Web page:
Center-TIS - Center for Resiliency, Hope, and Wellness in Schools. Promoting trauma-informed school (TIS) systems that provide prevention and early intervention strategies that create supportive and nurturing school environments.

WI DPI-Resources for schools - Wisconsin Department of Public Instruction (WI DPI). Resources for schools to help students affected by trauma learn.

WA OSPI-Heart of learning 2009 - State of Washington, Office of Superintendent of Public Instruction (WA OSPI). The heart of learning: Compassion, resiliency, and academic success. 2009.

Layne 2011 - Layne CM, Ippen CG, Strand V, et al. The Core Curriculum on Childhood Trauma: A tool for training a trauma-informed workforce. Psychological Trauma: Theory, Research, Practice, and Policy. 2011;3(3):243-252.


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1 Phifer 2016 - Phifer LW, Hull R. Helping students heal: Observations of trauma-informed practices in the schools. School Mental Health. 2016;8(1):201-205.

2 McInerney 2014 - McInerney M, McKlindon A. Unlocking the door to learning: Trauma-informed classrooms & transformational schools. Education Law Center. 2014.

3 WI DPI-TSS - Wisconsin Department of Public Instruction (WI DPI). Mental health and trauma sensitive schools (TSS): Wisconsin’s Trauma Sensitive Schools Initiative.

4 OJJDP-Exposure to violence 2015 - Office of Juvenile Justice and Delinquency Prevention (OJJDP). Children's exposure to violence, crime, and abuse: An update. Juvenile Justice Bulletin. 2015.

5 Dorado 2016 - Dorado JS, Martinez M, McArthur LE, Leibovitz T. Healthy Environments and Response to Trauma in Schools (HEARTS): A whole-school, multi-level, prevention and intervention program for creating trauma-informed, safe and supportive schools. School Mental Health. 2016;8(1):163-176.

6 Perry 2016 - Perry DL, Daniels ML. Implementing trauma-informed practices in the school setting: A pilot study. School Mental Health. 2016;8(1):177-188.

7 Shamblin 2016 - Shamblin S, Graham D, Bianco JA. Creating trauma-informed schools for rural Appalachia: The Partnerships Program for enhancing resiliency, confidence and workforce development in early childhood education. School Mental Health. 2016;8(1):189-200.

8 Holmes 2015 - Holmes C, Levy M, Smith A, Pinne S, Neese P. A model for creating a supportive trauma-informed culture for children in preschool settings. Journal of Child and Family Studies. 2015;24(6):1650-1659.

9 Mathematica-Verbitsky-Savitz 2016 - Verbitsky-Savitz N, Hargreaves MB, Penoyer S, et al. Preventing and mitigating the effect of ACEs by building community capacity and resilience: APPI cross-site evaluation findings. Washington, D.C.: Mathematica Policy Research (MPR); 2016.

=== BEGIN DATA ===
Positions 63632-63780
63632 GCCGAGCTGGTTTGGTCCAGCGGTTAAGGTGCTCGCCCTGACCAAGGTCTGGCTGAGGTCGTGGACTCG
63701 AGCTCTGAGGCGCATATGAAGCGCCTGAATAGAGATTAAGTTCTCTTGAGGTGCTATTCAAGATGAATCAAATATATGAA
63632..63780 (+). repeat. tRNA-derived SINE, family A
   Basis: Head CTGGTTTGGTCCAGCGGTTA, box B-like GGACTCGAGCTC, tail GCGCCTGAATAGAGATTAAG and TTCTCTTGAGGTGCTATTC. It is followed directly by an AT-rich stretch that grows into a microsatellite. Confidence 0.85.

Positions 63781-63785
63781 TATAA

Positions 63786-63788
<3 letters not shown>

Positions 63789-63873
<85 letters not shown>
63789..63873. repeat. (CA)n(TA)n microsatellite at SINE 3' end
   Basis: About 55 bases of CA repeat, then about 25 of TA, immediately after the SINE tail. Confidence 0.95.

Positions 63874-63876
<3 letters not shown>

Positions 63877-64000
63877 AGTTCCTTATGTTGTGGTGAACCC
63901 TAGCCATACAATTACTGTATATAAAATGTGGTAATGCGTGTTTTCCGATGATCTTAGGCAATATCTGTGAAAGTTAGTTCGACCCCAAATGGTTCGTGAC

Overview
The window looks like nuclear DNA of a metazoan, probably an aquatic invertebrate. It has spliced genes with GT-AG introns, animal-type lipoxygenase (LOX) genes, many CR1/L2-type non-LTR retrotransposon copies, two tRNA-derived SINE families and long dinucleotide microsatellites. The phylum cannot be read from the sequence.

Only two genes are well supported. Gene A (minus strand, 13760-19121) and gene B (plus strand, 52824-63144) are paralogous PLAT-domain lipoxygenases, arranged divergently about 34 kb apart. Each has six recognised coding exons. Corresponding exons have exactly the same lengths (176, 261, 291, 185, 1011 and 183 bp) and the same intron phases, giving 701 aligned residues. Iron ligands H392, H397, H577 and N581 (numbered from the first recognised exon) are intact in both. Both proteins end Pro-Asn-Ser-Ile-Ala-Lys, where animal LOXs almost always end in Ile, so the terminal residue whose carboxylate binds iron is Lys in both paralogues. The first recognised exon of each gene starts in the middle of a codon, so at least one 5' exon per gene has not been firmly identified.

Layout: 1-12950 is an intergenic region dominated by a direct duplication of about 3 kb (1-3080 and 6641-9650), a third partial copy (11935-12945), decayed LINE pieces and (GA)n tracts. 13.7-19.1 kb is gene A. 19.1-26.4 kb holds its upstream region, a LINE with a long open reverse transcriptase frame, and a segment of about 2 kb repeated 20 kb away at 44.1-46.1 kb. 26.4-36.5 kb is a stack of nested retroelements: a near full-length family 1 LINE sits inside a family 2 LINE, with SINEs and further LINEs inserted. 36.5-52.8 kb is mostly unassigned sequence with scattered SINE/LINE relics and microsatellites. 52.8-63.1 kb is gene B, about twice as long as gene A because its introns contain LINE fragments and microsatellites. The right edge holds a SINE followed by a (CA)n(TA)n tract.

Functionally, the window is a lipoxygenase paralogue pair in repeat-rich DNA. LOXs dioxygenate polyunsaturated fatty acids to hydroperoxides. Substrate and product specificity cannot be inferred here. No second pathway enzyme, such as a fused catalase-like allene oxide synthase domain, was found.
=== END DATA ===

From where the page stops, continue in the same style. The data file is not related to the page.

10 Walkley 2013 - Walkley M, Cox TL. Building trauma-informed schools and communities. Children & Schools. 2013;35(2):123-126.

11 Blitz 2015 - Blitz LV, Lee Y. Trauma-informed methods to enhance school-based bullying prevention initiatives: An emerging model. Journal of Aggression, Maltreatment & Trauma. 2015;24(1):20-40.

12 Weare 2011 - Weare K, Nind M. Mental health promotion and problem prevention in schools: What does the evidence say? Health Promotion International. 2011;26(Suppl 1):i29-69.

13 Durlak 2011 - Durlak JA, Weissberg RP, Dymnicki AB, Taylor RD, Schellinger KB. The impact of enhancing students’ social and emotional learning: A meta-analysis of school-based universal interventions. Child Development. 2011;82(1):405-32.

14 Bradshaw 2012 - Bradshaw CP, Waasdorp TE, Leaf PJ. Effects of school-wide positive behavioral interventions and supports on child behavior problems. Pediatrics. 2012;130(5):e1136-e1145.

15 Flannery 2014 - Flannery KB, Fenning P, Kato MM, McIntosh K. Effects of school-wide positive behavioral interventions and supports and fidelity of implementation on problem behavior in high schools. School Psychology Quarterly. 2014;29(2):111-124.

16 Leenarts 2013 - Leenarts LEW, Diehle J, Doreleijers TAH, Jansma EP, Lindauer RJL. Evidence-based treatments for children with trauma-related psychopathology as a result of childhood maltreatment: A systematic review. European Child & Adolescent Psychiatry. 2013;22(5):269-283.

17 Wethington 2008 - Wethington HR, Hahn RA, Fuqua-Whitley DS, et al. The effectiveness of interventions to reduce psychological harm from traumatic events among children and adolescents: A systematic review. American Journal of Preventive Medicine. 2008;35(3):287-313.

18 Wiest-Stevenson 2016 - Wiest-Stevenson C, Lee C. Trauma-informed schools. Journal of Evidence-Informed Social Work. 2016;13(5):498-503.

19 Crosby 2015 - Crosby SD. An ecological perspective on emerging trauma-informed teaching practices. Children & Schools. 2015;37(4):223-230.

20 Blitz 2016 - Blitz LV, Anderson EM, Saastamoinen M. Assessing perceptions of culture and trauma in an elementary school: Informing a model for culturally responsive trauma-informed schools. The Urban Review. 2016;48(4):520-542.

21 WA OSPI-Heart of learning 2009 - State of Washington, Office of Superintendent of Public Instruction (WA OSPI). The heart of learning: Compassion, resiliency, and academic success. 2009.

22 MAC-TLPI - Massachusetts Advocates for Children (MAC), Harvard Law School. Trauma and Learning Policy Initiative (TLPI).

23 IL SBE-Trauma - Illinois State Board of Education (IL SBE). Climate & culture: Trauma.

24 IA DOE-Trauma - Iowa Department of Education (IA DOE). Trauma-informed or trauma-sensitive schools: Resources and information.

25 MA DOE-TSS - Massachusetts Department of Elementary and Secondary Education (MA DOE). Trauma-sensitive schools (TSS).

26 Jamestown-Trauma - Jamestown School District. Trauma informed practices: Helping children heal through trauma-informed parenting and other informational links. Jamestown, California.

27 Menominee-TIC - Menominee Indian Tribe of Wisconsin. Menominee community ACE/TIC initiatives.

28 Trauma Smart - Trauma Smart. Trauma Smart: A program of Crittenton Children's Center.